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Flea on account of its insignificance.-Flies scales and fins;-Clean fowls not formally for their swarms,-the Gnat for its proverbial described, but the unclean excepted by name; smallness-Grasshoppers, for their vast num-creeping things, clean in part, described and bers, and individual smallness,-the Hornet named, as the locust, beetle, grasshopper, etc., for the severity of its sting, and as an unclean in part described and named, as the instrument of Divine judgment,- Lice one lizard, etc. of the plagues of Egypt-the Moth for its silent destructiveness--the Spider for its frail web; illustrative of the hope of wicked men,

etc.

ANIMALS USED FOR LABOUR, The ass for riding and work, persons of rank riding on white asses, wild asses regarded as untameable-the camel used on long desert journeys, the swift dromedary,-the horse which Israel was forbidden to multiply, used especially by warriors in early times, and in draw. ing the chariots of the great,-The war steed, characterized by strength, fleetness, and courage,-Mules employed in riding, horses of various colours, with their riders and chariots, used as prophetic symbols in Zechariah.

DISTINCTION OF ANIMALS INTO CLEAN AND
UNCLEAN, FOR SACRIFICE AND FOOD,

Animal food given to Noah, etc., blood for-
bidden, and fat, animals unclean which had
been killed by beasts, or died a natural death;
christian law, and conscience, require abstinence
from what may be doubtful to ourselves, or
offensive to weak brethren.

THE HERD,

Cattle an important description of wealth in ancient times, the calf often fatted and killed as a luxury;-Bulls, fierce, bulls of Bashan,— the Ox used for agricultural labour, unaccustomed to the yoke, an image of impenitent men under divine chastisement; statu'es appointed enforcing equity and mercy, pasture ground very extensive,-dairy produce, Milk, Butter, and Cheese, killing cattle for food frequently exemplified, and very often referred to in Scripture-the Horn frequently employed as an emblem of power, pride, protection, and as a prophetic symbol.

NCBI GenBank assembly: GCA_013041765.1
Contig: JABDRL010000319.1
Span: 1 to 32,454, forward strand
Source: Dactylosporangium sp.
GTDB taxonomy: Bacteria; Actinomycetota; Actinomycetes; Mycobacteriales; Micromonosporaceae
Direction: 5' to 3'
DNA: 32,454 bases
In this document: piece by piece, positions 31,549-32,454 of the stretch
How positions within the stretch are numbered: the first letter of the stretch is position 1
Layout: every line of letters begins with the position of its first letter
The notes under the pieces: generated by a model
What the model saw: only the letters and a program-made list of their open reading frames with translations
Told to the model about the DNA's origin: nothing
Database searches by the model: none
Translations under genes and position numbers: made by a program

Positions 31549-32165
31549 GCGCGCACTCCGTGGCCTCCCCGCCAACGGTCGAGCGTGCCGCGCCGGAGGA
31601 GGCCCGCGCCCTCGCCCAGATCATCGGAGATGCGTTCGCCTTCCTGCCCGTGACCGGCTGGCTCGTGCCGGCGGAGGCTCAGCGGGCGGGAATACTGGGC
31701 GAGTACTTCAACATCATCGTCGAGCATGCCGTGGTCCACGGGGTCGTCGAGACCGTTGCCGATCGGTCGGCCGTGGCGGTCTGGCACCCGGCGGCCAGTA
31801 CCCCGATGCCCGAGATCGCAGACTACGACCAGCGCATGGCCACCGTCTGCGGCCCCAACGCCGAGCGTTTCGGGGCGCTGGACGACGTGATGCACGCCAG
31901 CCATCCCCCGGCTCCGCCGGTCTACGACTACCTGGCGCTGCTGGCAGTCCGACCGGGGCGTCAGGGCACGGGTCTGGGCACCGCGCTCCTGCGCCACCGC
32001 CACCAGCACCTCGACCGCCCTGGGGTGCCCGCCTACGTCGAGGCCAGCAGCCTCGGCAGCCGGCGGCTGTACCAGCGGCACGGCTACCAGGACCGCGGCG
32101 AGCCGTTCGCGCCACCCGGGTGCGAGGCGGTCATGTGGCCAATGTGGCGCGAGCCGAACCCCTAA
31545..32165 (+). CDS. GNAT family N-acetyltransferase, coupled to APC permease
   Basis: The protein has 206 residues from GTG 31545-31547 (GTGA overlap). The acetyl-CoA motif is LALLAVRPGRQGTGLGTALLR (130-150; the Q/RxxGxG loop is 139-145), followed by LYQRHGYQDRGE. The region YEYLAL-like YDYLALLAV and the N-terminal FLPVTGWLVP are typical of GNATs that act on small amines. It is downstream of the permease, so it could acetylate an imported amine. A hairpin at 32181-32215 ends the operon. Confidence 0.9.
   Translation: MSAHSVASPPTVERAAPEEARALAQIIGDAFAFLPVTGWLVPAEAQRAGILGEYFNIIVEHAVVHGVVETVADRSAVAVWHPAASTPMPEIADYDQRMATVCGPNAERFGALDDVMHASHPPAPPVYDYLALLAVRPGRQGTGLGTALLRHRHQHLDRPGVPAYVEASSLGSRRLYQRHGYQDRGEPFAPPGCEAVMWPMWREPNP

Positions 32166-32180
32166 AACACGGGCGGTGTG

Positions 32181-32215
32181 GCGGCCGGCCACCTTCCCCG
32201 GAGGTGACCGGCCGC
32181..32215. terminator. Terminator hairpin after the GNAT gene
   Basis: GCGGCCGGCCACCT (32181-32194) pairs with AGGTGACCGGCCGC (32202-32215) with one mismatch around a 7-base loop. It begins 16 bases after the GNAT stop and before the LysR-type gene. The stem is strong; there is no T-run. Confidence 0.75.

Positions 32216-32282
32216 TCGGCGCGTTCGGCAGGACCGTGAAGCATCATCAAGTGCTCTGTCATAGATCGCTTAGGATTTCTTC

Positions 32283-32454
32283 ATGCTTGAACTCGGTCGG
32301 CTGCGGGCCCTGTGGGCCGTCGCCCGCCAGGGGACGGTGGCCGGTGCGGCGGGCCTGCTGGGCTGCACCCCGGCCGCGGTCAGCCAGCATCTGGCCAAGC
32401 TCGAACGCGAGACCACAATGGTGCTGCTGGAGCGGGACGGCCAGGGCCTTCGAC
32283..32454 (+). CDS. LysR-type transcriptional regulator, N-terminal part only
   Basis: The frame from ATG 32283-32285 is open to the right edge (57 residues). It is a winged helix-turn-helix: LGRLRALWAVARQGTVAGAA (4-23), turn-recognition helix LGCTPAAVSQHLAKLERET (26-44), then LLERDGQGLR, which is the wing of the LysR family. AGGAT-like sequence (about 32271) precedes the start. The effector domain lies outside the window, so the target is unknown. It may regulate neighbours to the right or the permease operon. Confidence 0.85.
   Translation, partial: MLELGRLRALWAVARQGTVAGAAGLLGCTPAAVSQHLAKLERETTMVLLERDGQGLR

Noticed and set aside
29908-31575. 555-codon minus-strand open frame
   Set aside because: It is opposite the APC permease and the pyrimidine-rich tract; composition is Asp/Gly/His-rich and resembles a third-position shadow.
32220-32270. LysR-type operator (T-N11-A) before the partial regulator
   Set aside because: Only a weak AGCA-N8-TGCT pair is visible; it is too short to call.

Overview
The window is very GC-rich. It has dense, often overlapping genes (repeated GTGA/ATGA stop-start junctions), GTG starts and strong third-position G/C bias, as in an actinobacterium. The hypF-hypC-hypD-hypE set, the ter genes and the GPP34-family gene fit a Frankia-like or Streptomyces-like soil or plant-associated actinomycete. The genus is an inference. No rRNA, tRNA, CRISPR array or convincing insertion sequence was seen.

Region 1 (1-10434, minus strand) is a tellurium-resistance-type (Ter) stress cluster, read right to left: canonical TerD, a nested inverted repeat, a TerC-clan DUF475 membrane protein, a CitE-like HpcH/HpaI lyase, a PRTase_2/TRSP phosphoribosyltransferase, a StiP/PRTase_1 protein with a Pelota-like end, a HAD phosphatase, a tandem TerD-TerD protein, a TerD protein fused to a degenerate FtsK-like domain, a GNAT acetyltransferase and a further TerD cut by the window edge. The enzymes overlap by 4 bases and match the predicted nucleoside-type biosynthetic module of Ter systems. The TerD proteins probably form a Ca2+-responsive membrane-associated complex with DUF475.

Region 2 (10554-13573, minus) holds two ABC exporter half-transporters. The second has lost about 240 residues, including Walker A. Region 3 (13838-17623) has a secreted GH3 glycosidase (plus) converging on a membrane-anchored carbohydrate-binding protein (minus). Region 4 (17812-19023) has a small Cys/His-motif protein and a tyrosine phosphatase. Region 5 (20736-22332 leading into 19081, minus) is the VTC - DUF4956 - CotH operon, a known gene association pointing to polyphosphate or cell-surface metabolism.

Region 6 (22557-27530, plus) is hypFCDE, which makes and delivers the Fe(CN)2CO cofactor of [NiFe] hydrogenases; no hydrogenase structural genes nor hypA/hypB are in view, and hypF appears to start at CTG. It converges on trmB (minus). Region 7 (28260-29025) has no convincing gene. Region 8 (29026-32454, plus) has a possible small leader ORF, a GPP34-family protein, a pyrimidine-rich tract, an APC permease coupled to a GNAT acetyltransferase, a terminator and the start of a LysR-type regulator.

THE FLOCK.

Sheep-a common element of ancient wealth, kept for their wool and flesh, prone to wander, are illustrative of mankind going astray from of a scattered people. and of Christ's followers God; symbols of innocence and helplessness, under persecution-Tending the flock performed by the sheepmaster and household, similitude of the rulers and teachers of a nation and of Christ the Shepherd of souls;-Multiplication of the flock, a token of the Divine blessingWild goats, inhabitants of inaccessible rocks and mountains,-the domesticated led in flocks by a he-goat-the milk and flesh valuable for food, and the hair employed in manufactures;